share|improve this question
9  
+1 for formatting –  Sevki May 10 '11 at 3:59
2  
Sorry, the system wiki's after a certain number of edits. Unwiki'd. –  Will May 10 '11 at 20:45
    
I read about it on meta, thanks @Will changing it back to me. Perhaps when it's solved ;). –  Derk-Jan May 10 '11 at 21:06
    
@Derk-Jan: Any chance you can post your code somewhere as it will be easier to help debug when we can view it directly? –  Neil Knight May 11 '11 at 6:25
    
@Neil, we will put a build featuring this problem only on the web. –  Derk-Jan May 11 '11 at 10:13

5 Answers 5

Look at the rock of the bottom of that last image - it's got sandy-colored lines going through it. Presumably, you are drawing the sand first, then the rock on top.

This tells me it's not "black lines being drawn" through the textures, but that parts of the textures are not being drawn. Since it happens when you stretch vertically, this almost certainly means you are creating a mapping from old pixels to new pixels, without interpolating values inbetween in the new texture.

For instance, using the mapping (x,y) --> (x, 2y), the points will get mapped like (0,0) --> (0,0), (0,1) --> (0,2), and (0,2) --> (0, 4). Notice that no points in the source texture map to (0,1) or (0,3). This would cause the background to seep through. I bet if you change it to stretch horizonally, you'll see vertical lines.

What you would need to do is map the other way: given each pixel in the target texture, find its value in the source image using the inverse of the above transformation. You will probably get fractional values pixel-coordinates, so you will want to interpolate values.

I am not familiar at all with XNA, but there is probably a more convenient way to do this than by hand.

share|improve this answer
    
The fact that I can walk UNDER black lines (and they fill with character pixels) already gave me that idea. That is why I never said black lines are drawn. It is more likely that pixel rows are clipped or lost. I don't know. Sand has priority 0 (bottom layer). Rock has priority 1. Top of Rock has priority 2. So yes, your assumption is correct. Yes you see vertical lines if you stretch it horizontally. Isn't the pixel shader supposed to do this interpolation? Do you know how to do this in HLSL? –  Derk-Jan May 10 '11 at 18:38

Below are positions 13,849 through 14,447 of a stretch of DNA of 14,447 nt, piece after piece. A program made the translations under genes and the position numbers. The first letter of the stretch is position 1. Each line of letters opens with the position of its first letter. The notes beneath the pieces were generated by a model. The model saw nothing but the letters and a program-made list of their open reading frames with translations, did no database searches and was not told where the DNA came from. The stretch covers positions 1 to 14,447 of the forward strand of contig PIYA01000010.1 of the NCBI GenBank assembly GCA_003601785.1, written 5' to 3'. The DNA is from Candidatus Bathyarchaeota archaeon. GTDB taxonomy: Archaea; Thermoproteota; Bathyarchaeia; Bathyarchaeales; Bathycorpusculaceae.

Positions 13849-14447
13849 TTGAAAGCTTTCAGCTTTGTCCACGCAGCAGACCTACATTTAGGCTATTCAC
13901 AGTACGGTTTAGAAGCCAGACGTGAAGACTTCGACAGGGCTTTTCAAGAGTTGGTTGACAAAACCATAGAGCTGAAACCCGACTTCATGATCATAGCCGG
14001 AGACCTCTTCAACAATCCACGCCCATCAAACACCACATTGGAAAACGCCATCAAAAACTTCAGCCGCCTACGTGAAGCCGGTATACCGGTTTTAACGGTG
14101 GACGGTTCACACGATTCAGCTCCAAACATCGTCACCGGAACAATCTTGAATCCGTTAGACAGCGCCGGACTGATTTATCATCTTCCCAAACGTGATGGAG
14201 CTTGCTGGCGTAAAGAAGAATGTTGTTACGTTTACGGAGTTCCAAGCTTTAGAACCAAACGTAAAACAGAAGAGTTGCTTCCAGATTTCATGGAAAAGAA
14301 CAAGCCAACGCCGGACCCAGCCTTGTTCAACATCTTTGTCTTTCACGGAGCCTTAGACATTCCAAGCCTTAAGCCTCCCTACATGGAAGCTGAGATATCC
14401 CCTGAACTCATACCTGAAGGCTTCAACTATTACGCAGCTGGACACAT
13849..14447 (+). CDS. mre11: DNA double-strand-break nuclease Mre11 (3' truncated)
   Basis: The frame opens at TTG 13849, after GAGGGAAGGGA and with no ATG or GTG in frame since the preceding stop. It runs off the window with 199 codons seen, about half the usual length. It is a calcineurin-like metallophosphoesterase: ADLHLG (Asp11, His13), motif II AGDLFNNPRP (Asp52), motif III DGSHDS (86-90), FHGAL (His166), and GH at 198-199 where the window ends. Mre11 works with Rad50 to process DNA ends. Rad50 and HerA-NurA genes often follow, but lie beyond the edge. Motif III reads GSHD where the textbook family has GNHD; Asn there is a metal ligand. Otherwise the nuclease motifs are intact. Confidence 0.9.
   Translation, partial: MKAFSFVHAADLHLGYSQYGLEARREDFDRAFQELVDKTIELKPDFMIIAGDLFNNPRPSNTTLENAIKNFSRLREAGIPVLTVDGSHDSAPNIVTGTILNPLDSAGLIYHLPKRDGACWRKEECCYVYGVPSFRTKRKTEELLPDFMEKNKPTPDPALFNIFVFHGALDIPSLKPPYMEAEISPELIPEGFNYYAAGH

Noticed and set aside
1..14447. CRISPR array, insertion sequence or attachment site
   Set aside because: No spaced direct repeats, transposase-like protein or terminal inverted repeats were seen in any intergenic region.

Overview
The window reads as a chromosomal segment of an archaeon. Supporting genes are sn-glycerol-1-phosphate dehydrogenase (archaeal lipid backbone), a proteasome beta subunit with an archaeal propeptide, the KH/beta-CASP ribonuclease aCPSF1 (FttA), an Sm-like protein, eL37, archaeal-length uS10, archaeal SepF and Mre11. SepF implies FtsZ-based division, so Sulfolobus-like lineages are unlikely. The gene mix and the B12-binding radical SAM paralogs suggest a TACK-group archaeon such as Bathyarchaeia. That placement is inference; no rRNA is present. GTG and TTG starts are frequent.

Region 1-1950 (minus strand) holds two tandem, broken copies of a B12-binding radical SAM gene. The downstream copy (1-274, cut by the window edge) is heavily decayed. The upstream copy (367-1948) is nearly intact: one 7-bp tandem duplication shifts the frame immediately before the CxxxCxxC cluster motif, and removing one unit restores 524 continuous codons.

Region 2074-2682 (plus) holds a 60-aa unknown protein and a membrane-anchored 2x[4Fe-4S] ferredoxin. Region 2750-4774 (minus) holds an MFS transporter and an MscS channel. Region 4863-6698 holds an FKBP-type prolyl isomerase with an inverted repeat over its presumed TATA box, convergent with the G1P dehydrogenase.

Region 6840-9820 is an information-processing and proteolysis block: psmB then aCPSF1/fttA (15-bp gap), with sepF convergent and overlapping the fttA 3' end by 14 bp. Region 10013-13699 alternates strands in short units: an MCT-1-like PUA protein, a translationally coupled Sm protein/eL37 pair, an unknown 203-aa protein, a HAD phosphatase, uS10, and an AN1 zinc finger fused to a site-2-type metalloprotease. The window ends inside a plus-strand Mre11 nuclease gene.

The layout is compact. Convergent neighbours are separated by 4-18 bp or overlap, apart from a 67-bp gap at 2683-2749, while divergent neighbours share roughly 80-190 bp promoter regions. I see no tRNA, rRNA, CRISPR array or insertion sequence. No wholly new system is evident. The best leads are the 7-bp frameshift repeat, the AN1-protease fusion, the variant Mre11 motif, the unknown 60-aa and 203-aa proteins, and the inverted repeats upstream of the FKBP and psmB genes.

Look at this transformed texture on 3d models. Why doesn't it have lines, but it's mapped? –  Derk-Jan May 10 '11 at 18:45
    
Just read about filtering by Shawn Hargreaves. We use a built-in function, so this should happen automatically (min, we are scaling down, right?). –  Derk-Jan May 10 '11 at 18:57
    
I am going to have to bounty this answer. Well-earned. –  Jonathan Dickinson Sep 28 '11 at 23:00
    
@JonathanDickinson, it's a great informative post, but has nothing to do with the problem at hand, nor anything towards the solution. –  Derk-Jan Oct 28 '11 at 18:22
up vote 4 down vote accepted

The problem has to do with numeric types in HLSL.

First, let's clean up that shader. I will do so, because this is how we found the actual problem. Here is a unified diff for SplattedTileShader.fx before the taperfix was put in:

@@ -37,76 +37,31 @@
    data.Position = mul(worldPosition, viewProjection);

-   
     return data;
 }

-float4 PixelLayer1(VertexShaderOutput input, uniform float alpha) : COLOR0
+float4 PixelLayer(VertexShaderOutput input, uniform uint layer, uniform float alpha) : COLOR0
 {
-   if(input.TextureInfo[0] < 1)
+   if(input.TextureInfo[0] < layer)
        discard;

-    float4 color;
+   float4 color;
+   float2 coord;
+   if(layer == 1)
+       coord = input.TexCoord1;
+   else if(layer == 2)
+       coord = input.TexCoord2;
+   else if(layer == 3)
+       coord = input.TexCoord3;

-   switch (input.TextureInfo[1])
+   switch (input.TextureInfo[layer])
    {
        case 0:
-           color = tex2D(staticTilesSampler, input.TexCoord1);
+           color = tex2D(staticTilesSampler, coord);
            break;
        case 1:
-           color = tex2D(autoTilesSampler, input.TexCoord1);
+           color = tex2D(autoTilesSampler, coord);
            break;
        case 2:
-           color = tex2D(autoTilesSampler, input.TexCoord1 + float2(frame, 0) * animOffset) * (1 - frameBlend) + tex2D(autoTilesSampler, input.TexCoord1 + float2(nextframe, 0) * animOffset) * frameBlend;
-           break;
-   }
-
-   clip(color.a - alpha);
-
-   return color;
-}
-
-float4 PixelLayer2(VertexShaderOutput input, uniform float alpha) : COLOR0
-{
-   if(input.TextureInfo[0] < 2)
-       discard;
-
-    float4 color;
-
-   switch (input.TextureInfo[2])
-   {
-       case 0:
-           color = tex2D(staticTilesSampler, input.TexCoord2);
-           break;
-       case 1:
-           color = tex2D(autoTilesSampler, input.TexCoord2);
-           break;
-       case 2: 
-           color = tex2D(autoTilesSampler, input.TexCoord2 + float2(frame, 0) * animOffset) * (1 - frameBlend) + tex2D(autoTilesSampler, input.TexCoord2 + float2(nextframe, 0) * animOffset) * frameBlend;